LKQ Corp. and General Motors have agreed to stay a lawsuit filed by LKQ regarding alleged patent infringement pending a decision from the U.S. Court of Appeals for the Federal Circuit.
In the suit, filed in November 2021 and amended in January 2022, LKQ and its subsidiary, Keystone Automotive, argue that they didn’t infringe on two GM patents regarding vehicle fenders.
The patents in question are GM’s D818,406 and D828,256. Regarding the 406 patent, the plaintiffs argue that fender design by Mitsubishi on its 2016 Pajero Sport looks basically the same as GM’s patented fender design and that the 2015 Toyota Tundra looks similar to the Pajero Sport’s. A similar argument is made for the 256 patent — the patented fender design has the same overall visual appearance as the 2015 Chevrolet Colorado.
The joint motion to stay states, “LKQ and GM have engaged in significant litigation before the U.S. Patent Trial and Appeal Board relating to GM design patents covering automotive parts. One of these cases led to an appeal to the Federal Circuit Court of Appeals, which has now spawned a rare en banc [bench] review of this dispute.
“…a stay will provide clarity as to the appropriate legal standard to apply to LKQ’s claims that the GM patents-in-suit are invalid as obvious. And this in turn will simplify the issues this Court and the parties will face as it relates to obviousness inasmuch the parties will advance their respective obviousness and non-obviousness arguments under the same standard and at just one time, instead of moving forward with expert discovery and dispositive motions under one standard and then being forced to relitigate obviousness under a potentially new standard.”
The appeal, which is to be reviewed by the entire bench, i.e. all 19 of the court’s judges, will address leading cases that set forth the standard for design patent obviousness, whether the test for obviousness should be changed, and if so, to what, the motion states.
Judge Jorge L. Alonso’s order on the motion grants the stay until one week after the Federal Circuit’s en banc decision. At that time, LKQ and GM must submit a joint status report recommending dates and deadlines for expert discovery, dispositive motions, and remaining dates and deadlines.
In January, a three-judge panel of Federal Circuit judges affirmed the U.S. Patent and Trademark Office and Appeal Board’s decision in favor of GM because LKQ “failed to show by a preponderance of the evidence that U.S. Patent D797,625 (the “’625 patent”) was anticipated or would have been obvious over the cited prior art before the effective filing date.”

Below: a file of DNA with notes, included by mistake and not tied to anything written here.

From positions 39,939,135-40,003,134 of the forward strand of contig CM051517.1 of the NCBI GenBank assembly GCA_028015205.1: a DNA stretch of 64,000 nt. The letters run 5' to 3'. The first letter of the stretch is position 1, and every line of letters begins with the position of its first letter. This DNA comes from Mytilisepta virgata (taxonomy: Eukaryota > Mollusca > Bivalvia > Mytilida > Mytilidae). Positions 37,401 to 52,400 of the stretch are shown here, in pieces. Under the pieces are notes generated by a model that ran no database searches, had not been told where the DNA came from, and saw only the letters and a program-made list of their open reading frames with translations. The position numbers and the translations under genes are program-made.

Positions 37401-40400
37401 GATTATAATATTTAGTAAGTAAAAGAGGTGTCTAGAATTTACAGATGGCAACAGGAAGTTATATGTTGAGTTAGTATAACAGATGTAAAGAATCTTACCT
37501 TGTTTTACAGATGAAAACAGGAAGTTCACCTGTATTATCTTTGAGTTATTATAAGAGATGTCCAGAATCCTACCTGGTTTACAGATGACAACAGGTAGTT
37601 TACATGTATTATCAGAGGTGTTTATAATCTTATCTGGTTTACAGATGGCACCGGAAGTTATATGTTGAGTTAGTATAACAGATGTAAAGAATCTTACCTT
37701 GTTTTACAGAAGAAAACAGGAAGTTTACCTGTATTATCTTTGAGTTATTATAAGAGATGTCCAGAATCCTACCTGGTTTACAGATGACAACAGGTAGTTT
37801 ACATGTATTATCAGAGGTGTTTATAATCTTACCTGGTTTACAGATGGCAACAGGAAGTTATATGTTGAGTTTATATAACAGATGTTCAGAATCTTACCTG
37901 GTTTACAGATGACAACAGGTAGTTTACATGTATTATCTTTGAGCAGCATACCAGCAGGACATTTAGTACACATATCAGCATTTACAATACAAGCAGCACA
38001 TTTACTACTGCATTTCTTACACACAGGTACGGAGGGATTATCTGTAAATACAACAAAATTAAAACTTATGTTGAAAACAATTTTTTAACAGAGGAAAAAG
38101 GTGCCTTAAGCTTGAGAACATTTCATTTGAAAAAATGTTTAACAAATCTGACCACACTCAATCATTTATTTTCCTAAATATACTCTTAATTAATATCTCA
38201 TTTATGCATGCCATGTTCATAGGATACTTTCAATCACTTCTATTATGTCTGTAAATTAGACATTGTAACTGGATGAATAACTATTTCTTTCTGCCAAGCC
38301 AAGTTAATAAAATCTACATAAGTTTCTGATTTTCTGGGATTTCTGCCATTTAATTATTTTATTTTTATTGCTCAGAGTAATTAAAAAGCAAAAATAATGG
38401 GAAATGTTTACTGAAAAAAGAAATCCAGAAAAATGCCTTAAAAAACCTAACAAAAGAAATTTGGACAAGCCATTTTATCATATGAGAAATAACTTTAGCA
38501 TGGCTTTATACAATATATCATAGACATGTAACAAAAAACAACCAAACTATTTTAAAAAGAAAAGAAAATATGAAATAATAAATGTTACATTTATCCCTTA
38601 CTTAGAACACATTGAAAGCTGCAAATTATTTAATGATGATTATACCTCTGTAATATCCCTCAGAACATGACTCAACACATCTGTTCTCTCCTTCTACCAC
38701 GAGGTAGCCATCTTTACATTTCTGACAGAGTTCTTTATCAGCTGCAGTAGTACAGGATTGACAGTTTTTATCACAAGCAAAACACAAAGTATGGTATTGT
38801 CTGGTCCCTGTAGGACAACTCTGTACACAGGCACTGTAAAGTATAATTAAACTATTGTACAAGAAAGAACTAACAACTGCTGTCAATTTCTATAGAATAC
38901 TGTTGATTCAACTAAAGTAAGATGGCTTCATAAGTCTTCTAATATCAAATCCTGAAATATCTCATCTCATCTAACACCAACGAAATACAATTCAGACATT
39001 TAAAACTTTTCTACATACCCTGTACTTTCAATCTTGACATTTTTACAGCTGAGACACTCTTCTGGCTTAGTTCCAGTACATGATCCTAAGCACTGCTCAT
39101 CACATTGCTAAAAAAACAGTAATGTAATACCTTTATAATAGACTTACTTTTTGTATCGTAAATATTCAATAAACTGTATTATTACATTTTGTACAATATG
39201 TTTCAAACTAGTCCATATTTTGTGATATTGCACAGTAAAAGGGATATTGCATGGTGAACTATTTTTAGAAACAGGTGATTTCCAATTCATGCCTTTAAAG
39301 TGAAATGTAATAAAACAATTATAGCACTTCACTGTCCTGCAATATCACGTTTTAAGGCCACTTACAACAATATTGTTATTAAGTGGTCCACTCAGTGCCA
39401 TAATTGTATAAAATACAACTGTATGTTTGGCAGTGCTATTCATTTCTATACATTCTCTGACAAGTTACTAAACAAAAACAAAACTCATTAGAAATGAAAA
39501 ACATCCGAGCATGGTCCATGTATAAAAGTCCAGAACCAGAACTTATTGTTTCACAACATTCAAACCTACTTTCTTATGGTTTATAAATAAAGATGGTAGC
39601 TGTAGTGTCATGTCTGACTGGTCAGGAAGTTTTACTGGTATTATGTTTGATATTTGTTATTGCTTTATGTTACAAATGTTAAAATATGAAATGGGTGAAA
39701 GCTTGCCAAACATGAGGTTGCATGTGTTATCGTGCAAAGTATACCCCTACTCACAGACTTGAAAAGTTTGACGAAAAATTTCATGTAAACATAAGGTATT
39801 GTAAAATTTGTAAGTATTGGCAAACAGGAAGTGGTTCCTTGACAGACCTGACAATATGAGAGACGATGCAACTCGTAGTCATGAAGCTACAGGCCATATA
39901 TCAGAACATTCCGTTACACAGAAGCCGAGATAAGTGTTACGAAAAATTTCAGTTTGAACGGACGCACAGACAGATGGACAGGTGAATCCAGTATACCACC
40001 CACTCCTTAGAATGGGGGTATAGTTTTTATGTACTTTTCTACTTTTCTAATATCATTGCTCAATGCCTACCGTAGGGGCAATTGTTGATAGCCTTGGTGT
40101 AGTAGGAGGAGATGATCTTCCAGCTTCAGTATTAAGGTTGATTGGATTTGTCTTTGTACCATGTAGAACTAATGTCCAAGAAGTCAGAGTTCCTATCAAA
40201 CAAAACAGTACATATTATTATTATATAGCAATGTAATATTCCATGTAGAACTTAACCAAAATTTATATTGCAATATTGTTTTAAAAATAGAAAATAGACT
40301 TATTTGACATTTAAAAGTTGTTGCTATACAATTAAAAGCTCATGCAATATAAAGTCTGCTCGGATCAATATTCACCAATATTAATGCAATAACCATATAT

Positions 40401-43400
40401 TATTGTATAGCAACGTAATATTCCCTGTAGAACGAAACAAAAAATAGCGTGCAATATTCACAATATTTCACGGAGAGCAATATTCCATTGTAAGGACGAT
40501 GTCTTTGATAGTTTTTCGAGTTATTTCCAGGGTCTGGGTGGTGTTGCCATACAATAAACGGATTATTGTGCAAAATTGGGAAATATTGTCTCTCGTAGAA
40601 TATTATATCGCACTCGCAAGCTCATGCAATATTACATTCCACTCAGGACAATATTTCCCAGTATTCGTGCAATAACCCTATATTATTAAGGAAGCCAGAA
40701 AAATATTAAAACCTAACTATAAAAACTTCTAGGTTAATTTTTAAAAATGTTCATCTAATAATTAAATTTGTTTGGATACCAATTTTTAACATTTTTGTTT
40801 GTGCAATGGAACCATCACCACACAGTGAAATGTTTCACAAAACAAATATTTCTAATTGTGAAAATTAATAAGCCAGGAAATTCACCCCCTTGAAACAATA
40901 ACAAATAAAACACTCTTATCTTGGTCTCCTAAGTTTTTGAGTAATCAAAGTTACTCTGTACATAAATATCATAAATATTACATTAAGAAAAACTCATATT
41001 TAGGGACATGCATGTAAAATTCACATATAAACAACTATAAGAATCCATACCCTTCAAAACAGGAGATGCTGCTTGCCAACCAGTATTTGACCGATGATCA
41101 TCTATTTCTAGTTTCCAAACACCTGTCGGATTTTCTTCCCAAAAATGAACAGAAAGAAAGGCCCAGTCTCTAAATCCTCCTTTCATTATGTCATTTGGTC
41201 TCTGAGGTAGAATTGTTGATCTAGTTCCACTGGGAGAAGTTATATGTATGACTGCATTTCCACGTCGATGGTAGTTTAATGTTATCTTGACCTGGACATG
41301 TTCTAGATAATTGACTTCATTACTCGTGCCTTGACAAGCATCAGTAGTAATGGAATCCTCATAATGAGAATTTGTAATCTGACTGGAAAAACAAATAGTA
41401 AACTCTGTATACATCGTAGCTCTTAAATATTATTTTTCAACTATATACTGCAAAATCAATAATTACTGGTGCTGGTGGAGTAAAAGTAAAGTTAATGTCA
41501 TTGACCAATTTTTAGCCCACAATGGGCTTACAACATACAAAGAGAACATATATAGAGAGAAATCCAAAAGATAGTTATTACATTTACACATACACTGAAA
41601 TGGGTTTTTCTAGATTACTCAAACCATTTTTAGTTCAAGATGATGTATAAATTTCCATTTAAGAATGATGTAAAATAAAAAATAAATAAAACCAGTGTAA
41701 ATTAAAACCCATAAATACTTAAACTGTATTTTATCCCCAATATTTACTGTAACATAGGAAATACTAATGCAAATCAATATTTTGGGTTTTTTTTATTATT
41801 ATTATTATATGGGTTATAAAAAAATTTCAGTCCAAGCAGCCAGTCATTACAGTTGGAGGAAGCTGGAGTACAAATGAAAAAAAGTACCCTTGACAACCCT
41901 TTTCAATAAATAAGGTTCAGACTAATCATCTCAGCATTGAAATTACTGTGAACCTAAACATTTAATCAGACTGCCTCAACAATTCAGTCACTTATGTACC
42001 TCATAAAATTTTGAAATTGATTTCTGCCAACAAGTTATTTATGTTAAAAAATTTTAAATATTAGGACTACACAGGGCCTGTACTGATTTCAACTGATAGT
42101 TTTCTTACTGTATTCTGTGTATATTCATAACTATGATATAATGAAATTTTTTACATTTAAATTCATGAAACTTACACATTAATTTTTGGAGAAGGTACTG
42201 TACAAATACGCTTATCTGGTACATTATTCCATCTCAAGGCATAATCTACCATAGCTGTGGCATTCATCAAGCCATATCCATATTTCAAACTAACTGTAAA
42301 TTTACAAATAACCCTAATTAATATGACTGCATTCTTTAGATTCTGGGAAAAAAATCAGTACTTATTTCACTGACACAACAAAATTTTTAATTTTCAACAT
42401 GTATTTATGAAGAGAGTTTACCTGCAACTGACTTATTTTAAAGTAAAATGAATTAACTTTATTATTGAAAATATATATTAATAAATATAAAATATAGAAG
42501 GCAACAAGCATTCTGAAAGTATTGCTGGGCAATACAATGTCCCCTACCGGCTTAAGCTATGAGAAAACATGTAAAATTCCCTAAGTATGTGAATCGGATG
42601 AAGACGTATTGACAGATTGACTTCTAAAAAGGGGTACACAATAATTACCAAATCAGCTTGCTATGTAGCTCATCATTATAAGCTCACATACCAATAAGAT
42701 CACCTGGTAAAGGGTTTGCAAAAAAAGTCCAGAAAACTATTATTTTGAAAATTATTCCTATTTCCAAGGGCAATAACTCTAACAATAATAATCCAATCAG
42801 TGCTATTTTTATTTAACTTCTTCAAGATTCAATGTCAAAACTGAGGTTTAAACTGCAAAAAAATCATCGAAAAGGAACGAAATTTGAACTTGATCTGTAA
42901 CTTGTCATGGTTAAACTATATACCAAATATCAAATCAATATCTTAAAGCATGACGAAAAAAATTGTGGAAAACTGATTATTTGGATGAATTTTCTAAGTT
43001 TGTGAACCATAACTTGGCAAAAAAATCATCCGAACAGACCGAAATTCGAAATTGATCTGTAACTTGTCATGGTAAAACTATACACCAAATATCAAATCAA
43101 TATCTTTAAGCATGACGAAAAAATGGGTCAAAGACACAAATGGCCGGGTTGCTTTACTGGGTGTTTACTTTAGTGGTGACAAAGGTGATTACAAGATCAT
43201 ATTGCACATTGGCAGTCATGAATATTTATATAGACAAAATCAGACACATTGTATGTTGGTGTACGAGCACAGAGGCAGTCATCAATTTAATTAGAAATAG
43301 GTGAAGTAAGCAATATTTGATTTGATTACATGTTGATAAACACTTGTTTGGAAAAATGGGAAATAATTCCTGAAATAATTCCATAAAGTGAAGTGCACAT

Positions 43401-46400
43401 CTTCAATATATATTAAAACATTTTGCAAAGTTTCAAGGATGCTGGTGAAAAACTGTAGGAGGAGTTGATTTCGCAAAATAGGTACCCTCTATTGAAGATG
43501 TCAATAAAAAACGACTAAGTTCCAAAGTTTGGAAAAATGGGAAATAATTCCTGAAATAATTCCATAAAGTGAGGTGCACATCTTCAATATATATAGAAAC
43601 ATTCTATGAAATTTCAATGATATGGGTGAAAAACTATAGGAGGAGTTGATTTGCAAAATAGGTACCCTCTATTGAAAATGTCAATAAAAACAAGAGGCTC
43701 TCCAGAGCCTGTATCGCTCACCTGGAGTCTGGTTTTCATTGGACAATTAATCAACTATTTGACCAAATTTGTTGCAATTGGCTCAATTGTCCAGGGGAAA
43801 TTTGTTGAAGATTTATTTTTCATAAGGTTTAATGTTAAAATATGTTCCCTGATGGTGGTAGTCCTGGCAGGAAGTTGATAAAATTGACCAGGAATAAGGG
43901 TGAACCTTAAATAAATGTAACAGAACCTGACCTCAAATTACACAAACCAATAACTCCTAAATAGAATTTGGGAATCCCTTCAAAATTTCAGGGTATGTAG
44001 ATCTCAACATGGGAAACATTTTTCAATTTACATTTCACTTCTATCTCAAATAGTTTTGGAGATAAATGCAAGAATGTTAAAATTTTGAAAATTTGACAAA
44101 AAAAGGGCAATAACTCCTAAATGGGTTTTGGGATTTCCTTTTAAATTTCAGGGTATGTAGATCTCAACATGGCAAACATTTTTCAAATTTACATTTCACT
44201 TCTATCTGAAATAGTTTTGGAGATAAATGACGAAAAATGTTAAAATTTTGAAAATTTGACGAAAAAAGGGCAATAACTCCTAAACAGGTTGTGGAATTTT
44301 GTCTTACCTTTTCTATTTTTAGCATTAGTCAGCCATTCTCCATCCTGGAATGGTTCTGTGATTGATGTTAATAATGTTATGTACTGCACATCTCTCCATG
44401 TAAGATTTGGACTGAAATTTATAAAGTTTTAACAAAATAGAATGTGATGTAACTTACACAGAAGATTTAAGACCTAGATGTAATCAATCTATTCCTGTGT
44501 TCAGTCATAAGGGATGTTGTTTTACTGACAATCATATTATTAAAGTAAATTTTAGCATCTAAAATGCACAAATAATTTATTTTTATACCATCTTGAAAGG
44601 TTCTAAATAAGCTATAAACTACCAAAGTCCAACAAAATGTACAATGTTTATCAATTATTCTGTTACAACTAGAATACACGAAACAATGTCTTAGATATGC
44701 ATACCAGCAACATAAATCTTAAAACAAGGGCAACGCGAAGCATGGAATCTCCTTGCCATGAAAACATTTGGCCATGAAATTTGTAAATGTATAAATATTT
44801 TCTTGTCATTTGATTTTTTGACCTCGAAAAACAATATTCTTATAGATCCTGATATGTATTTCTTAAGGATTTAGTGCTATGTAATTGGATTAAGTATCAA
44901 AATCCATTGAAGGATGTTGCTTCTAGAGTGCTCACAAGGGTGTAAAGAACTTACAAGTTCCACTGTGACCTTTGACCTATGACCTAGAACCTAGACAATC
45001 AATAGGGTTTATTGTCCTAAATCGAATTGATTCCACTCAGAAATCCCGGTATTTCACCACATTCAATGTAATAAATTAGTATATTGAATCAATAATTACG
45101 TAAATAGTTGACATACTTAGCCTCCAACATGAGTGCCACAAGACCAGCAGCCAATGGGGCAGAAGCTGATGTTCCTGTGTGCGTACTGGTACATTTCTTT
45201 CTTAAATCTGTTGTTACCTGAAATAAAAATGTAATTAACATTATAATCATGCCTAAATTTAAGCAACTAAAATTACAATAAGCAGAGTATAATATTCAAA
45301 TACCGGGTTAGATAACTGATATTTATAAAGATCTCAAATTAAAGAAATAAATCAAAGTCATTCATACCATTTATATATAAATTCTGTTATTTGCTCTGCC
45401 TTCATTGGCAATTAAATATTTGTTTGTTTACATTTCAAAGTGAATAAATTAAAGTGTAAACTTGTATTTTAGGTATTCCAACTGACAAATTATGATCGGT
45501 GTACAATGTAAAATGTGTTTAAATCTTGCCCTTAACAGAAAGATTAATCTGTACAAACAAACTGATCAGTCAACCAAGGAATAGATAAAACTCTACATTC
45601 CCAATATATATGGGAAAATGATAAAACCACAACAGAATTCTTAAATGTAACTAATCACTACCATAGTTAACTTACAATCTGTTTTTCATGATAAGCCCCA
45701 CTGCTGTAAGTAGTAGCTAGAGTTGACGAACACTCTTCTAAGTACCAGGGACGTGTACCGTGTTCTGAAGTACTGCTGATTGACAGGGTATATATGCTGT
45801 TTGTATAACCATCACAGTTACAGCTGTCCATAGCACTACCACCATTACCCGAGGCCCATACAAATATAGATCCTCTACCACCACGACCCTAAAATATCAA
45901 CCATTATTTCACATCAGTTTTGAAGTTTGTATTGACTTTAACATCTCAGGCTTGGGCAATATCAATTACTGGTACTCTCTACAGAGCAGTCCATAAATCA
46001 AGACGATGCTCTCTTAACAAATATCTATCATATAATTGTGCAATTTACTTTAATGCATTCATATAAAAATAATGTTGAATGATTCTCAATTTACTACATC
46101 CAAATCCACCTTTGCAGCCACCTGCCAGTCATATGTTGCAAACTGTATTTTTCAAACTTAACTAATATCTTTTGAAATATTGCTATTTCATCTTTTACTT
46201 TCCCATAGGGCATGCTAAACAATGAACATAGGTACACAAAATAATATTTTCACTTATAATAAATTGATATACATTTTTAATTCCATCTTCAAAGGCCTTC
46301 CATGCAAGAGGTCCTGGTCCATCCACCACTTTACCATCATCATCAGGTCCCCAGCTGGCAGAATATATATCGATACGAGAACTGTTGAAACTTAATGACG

“GM and LKQ had previously been parties to a license agreement, under which LKQ was granted a license to many of GM’s design patents,” the January disposition states. “The license agreement expired in February 2022 following a breakdown of renewal negotiations, after which GM sent letters to LKQ’s business partners alleging that the now unlicensed LKQ parts infringe its patents.
“…the Board concluded that, although there were some similarities between the claimed design and Lian, there were a number of key differences, including: (1) the wheel arch shape and terminus, (2) the door cut line, (3) the protrusion, (4) the sculpting, (5) the first and second creases, (6) the inflection line (i.e., third crease), and (7) the concavity line. Decision, J.A. 30–45. The Board found that these differences in the claimed features contributed to different overall appearances in the design.”
LKQ contends the Board included retail customers as ordinary observers in testing patent obviousness who wouldn’t have cared about “trivial differences” between OEM and aftermarket parts. Also, LKQ says the tests the Board used were previously overruled by the Supreme Court and that the Board failed to properly compare the designs as a whole.
According to court filings, LKQ also argues that its replacement parts are a downstream consequence of prior whole vehicle sales, that front fenders aren’t in the first instance as replacement products, and that replacement products make up a small subset of total fender sales.
GM argues that the ordinary observer must include the person who purchases the part in question, or at least is interested in that part; not necessarily the vehicle as a whole.
GM also argues that, regardless of who the ordinary observer is, the Board’s decision was supported by substantial evidence.
“We agree with GM that the Board’s finding that the ordinary observer would include both retail consumers who purchase replacement fenders and commercial replacement part buyers who purchase replacement fenders was supported by substantial evidence,” the appellate judges wrote.
LKQ has also been accused of three other patent design infringements by GM. That case is pending as well with LKQ most recently seeking summary judgment of invalidity and non-infringement.
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